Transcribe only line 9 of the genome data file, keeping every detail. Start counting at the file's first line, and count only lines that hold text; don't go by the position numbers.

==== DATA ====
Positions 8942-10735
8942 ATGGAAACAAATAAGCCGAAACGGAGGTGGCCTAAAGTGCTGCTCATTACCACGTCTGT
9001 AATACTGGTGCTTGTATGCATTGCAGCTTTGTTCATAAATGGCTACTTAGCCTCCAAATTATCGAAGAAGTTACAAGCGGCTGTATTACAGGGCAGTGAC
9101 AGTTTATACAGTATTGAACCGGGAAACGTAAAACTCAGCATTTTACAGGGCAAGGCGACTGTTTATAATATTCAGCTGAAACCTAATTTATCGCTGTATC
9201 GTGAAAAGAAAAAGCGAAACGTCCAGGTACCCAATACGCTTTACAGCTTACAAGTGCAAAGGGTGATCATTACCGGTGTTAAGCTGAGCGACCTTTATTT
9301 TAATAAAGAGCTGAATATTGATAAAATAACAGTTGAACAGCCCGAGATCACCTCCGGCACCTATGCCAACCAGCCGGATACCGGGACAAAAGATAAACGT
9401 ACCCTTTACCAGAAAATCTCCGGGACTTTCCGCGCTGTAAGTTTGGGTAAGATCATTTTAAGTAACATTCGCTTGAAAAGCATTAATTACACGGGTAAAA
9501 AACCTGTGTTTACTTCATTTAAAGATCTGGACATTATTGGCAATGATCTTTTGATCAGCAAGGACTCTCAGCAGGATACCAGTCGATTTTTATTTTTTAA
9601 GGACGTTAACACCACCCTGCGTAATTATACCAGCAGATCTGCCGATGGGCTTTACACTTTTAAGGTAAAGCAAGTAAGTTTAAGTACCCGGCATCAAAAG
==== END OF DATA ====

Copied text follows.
9601 GGACGTTAACACCACCCTGCGTAATTATACCAGCAGATCTGCCGATGGGCTTTACACTTTTAAGGTAAAGCAAGTAAGTTTAAGTACCCGGCATCAAAAG